Did you know there used to be a triumphal arch in front of Buckingham Palace until halfway through the 19th century?
In this post, you’ll discover the ultimate list of Marble Arch facts, a popular landmark in London.
1. It was designed by a prominent British architect
Marble Arch was commissioned by King George IV halfway through the 1820s. The commission for this massive arch in London was given to one of the most renowned architects of the Regency and Georgian eras, John Nash (1752-1835).
Nash is best known for his work on the Royal Pavillion in Brighton and Buckingham Palace. He was famous for shaping numerous areas in London in neoclassical and picturesque styles.
2. It was based on other famous triumphal arches
Nash didn’t have to look far to get inspiration for Marble Arch because just across the pond, a lot of triumphal arches were constructed over the centuries, especially in Paris and Rome.
3. It was commissioned to serve as the entrance for a famous courtyard
It was constructed to serve as the entrance of the “cour d’honneur” of Buckingham Palace. The palace was used as the main royal residence since the year 1837.
That’s right, Marble Arch stood right in front of one of the most famous palaces in the world and only members of the royal family and their entourage can pass through it as part of ceremonial processions.
That’s kinda why the Romans built triumphal arches in the first place!
4. It took 6 years to complete Marble Arch
Construction of the arch started in 1827 but was halted because King George IV died in the year 1830. It wasn’t until the year 1832 that things finally moved forward again.
Marble Arch was built with Carrara marble extracted from quarries in Tuscany, Italy, which is obviously how it got its name. It was completed in the year 1833.
5. The original design was a lot more grandiose
King George IV didn’t care too much about the rising cost of the arch, as long as it added to the glory of the monarchy. The original plans included a huge bronze statue of the king to be placed on top of the arch, as well as numerous decorations.
The new King, William IV, was a bit more greedy and didn’t want to spend a lot of money on the monument, which is the reason the work was delayed for a couple of years.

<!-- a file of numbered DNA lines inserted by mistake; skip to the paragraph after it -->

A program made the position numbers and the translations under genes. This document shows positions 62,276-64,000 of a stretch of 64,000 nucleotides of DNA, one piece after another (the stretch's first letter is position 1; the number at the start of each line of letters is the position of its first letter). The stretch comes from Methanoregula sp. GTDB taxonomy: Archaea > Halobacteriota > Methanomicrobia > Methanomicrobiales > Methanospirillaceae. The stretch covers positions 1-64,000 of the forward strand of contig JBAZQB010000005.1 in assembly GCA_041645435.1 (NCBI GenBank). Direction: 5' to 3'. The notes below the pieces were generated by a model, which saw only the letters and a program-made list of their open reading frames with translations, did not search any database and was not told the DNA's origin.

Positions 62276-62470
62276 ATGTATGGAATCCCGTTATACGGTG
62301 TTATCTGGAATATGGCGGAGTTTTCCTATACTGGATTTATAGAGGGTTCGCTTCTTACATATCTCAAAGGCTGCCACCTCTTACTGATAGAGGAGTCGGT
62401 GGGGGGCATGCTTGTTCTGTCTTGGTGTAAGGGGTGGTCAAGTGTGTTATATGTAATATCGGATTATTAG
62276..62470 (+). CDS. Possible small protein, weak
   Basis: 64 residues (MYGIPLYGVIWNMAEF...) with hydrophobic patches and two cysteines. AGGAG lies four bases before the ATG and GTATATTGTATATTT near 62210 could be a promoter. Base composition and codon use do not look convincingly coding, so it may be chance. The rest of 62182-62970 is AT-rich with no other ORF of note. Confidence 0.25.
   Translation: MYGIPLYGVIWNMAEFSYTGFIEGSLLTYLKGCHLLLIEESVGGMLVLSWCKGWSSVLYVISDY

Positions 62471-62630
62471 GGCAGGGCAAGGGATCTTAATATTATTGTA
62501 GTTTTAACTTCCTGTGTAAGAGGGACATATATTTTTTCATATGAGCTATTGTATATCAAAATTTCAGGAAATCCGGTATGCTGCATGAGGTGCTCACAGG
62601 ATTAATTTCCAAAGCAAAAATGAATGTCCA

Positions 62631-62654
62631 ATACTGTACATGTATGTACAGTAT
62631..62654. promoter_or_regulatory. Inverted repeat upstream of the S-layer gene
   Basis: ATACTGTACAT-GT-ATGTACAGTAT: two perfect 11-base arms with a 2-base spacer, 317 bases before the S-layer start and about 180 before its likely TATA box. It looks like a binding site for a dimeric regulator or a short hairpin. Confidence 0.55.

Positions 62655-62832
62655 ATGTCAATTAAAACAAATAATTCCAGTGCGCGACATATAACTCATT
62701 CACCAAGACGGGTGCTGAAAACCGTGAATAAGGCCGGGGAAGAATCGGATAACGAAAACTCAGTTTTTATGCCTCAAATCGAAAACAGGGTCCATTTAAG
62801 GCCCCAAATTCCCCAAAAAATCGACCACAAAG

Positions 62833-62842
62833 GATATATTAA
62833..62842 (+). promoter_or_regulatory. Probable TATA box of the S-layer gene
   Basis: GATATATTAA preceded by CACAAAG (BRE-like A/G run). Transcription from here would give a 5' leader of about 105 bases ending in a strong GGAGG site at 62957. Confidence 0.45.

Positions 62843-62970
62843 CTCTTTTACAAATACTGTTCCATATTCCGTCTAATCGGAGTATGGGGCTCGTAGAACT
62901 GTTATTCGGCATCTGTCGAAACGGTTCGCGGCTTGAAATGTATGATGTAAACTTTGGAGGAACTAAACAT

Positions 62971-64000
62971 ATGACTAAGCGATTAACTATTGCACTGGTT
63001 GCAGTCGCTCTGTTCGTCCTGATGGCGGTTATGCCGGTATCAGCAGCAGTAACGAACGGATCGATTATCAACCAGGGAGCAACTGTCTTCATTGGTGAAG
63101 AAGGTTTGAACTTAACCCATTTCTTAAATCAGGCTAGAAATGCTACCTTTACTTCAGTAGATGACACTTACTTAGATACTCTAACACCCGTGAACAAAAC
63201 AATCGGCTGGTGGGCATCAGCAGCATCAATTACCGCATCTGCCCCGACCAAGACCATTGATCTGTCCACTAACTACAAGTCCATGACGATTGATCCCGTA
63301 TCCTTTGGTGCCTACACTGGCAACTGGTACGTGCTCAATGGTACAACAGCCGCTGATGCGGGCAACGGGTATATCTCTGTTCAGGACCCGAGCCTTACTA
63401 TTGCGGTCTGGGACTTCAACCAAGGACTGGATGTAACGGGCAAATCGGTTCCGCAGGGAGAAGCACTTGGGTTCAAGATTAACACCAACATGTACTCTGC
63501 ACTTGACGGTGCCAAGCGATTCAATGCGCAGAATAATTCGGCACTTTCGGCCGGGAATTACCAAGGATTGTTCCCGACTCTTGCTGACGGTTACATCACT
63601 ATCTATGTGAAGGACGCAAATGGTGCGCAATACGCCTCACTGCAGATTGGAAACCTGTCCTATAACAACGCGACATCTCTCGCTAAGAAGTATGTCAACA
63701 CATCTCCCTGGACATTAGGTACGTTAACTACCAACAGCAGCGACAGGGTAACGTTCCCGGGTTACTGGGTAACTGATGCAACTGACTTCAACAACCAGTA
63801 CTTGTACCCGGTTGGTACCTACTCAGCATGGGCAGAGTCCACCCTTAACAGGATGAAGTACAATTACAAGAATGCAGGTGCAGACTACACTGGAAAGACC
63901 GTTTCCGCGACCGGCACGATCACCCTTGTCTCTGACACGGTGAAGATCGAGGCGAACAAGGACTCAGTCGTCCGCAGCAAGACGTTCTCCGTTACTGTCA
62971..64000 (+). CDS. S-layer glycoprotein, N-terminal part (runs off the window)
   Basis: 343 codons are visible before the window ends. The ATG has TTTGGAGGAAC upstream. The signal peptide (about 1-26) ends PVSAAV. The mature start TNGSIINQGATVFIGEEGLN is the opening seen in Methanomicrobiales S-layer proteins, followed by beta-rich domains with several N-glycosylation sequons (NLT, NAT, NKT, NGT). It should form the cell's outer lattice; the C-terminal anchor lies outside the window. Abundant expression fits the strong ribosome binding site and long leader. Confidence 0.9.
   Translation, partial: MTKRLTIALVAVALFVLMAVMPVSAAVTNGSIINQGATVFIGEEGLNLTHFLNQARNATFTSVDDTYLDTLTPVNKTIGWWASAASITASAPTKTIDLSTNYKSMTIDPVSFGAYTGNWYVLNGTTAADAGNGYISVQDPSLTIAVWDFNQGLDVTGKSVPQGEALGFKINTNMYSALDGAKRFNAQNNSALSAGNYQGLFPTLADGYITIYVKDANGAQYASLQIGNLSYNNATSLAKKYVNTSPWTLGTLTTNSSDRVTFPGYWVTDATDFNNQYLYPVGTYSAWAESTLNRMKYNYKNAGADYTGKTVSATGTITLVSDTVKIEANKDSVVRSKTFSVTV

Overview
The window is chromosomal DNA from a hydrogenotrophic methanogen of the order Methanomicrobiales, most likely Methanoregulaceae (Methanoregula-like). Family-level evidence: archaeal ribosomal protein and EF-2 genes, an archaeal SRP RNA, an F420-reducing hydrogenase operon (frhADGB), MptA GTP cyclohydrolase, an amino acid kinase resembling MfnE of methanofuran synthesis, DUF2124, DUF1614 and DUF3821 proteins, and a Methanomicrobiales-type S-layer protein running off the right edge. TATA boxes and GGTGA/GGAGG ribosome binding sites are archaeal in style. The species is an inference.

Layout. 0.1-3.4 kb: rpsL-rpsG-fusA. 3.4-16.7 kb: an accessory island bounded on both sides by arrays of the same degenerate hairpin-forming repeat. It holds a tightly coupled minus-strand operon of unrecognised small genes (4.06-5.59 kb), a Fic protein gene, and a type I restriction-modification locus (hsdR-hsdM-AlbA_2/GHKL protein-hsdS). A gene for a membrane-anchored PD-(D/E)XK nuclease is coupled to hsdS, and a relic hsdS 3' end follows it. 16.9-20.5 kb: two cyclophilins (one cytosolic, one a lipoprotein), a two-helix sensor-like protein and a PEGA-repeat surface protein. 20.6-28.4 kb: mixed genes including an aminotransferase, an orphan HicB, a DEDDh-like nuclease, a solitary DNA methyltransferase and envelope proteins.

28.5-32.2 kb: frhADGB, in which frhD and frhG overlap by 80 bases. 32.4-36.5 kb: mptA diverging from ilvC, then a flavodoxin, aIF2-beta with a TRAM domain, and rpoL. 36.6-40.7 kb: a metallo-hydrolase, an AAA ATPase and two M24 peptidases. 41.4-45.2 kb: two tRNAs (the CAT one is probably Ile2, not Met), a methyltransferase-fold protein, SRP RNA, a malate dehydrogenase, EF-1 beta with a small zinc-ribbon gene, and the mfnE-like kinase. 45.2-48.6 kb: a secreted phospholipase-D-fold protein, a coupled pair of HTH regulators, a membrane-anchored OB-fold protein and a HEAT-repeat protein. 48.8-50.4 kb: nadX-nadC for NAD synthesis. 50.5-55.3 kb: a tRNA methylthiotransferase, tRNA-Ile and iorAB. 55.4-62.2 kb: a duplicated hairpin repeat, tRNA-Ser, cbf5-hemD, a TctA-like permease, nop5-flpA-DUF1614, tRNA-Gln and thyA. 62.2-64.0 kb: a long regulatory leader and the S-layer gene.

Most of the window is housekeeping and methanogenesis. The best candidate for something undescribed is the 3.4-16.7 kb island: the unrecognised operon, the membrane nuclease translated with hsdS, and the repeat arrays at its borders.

The new architect, Edward Blore, reduced the design of John Nash by removing the entire attic of the arch and most of its decorations. When the construction cost was low enough, King William finally gave the sign to continue the work.
The completed arch stands 45 feet (14 meters) tall and measures 60 by 30 feet (18.3 by 9.1 meters) east-west by north-south.
6. The planned statues and decorations were used in other locations
Several of the decorations and statues were already commissioned when King William IV decided to cut the cost, so these couldn’t be used on the arch. Instead, all of these were used in other locations:
- Westmacott’s frieze of Waterloo and the Nelson panels – Used at Buckingham Palace.
- Victory statues and Rossi’s relief of Europe and Asia – Used at the National gallery.
- Equestrian statue of George IV – Installed on a pedestal on Trafalgar Square.
The statue created by Sir Francis Chantrey in 1828 was finally unveiled on Trafalgar Square in 1843 and still stands in its original location.
7. Marble Arch was relocated in 1851
Another one of those remarkable Marble Arch facts is that it was completely relocated less than 2 decades after it was completed. The reason is that Buckingham Palace was being expanded.
Just 10 years after Queen Victoria had decided to move into Buckingham Palace, it was deemed too small for the royal household and its entire entourage. Therefore, the east wing was constructed to enclose the main courtyard.
That’s exactly the location where Marble Arch was originally located and which now serves as the main façade with the famous balcony of Buckingham Palace.
The arch was dismantled the moment construction on Buckingham Palace began in 1847 and moved to the northeast corner of Hyde Park at Cumberland Gate. The move was completed in March of the year 1851.
8. The Arch used to serve as a police station until the 1960s
The moment the arch was completed in the year 1851, it served a completely different purpose than a triumphal entrance to Buckingham Palace.
3 small rooms in the arch served as a police station from 1851 until at least 1967 when it was mentioned in a documentary as a “fully operational police station.”
King George IV would have never believed that his monumental arch would be turned into a police station, don’t you think?
9. It suddenly found itself on a traffic island in the early 1960s
In the late 1950s, a plan was created to widen Park Lane. This meant, however, that marble Arch suddenly found itself in the middle of a traffic island halfway through the 1960s.
The traffic island was completed with nice gardens so the area looks quite nice now.
10. The arch has been accompanied by a horse’s head since 2011
Ever since 2011, the arch hasn’t been lonely on its traffic island. It has been joined by the bronze sculpture of a horse’s head called “Still Water.”
The sculpture was created by British sculptor Nic Fiddian-Green and stands about 33 feet (10 meters tall).
11. A tube station was named after Marble Arch
Marble Arch isn’t just a fascinating landmark in London, it’s also a monument that gave the name to the entire neighborhood it’s located in.
It also gave the name to the London Underground Station “Marble Arch” which is located on the Central Line.
12. The area that Marble Arch is located has a dark past
While the area that the arch is located in looks very nice today, it used to be the scene of countless horrific events. That’s because the arch is located in an area that used to be called Tyburn, the main place where public executions took place.
From 1196 until the year 1753, hundreds of convicted criminals have been executed here, and Tyburn was associated with capital punishment for numerous centuries.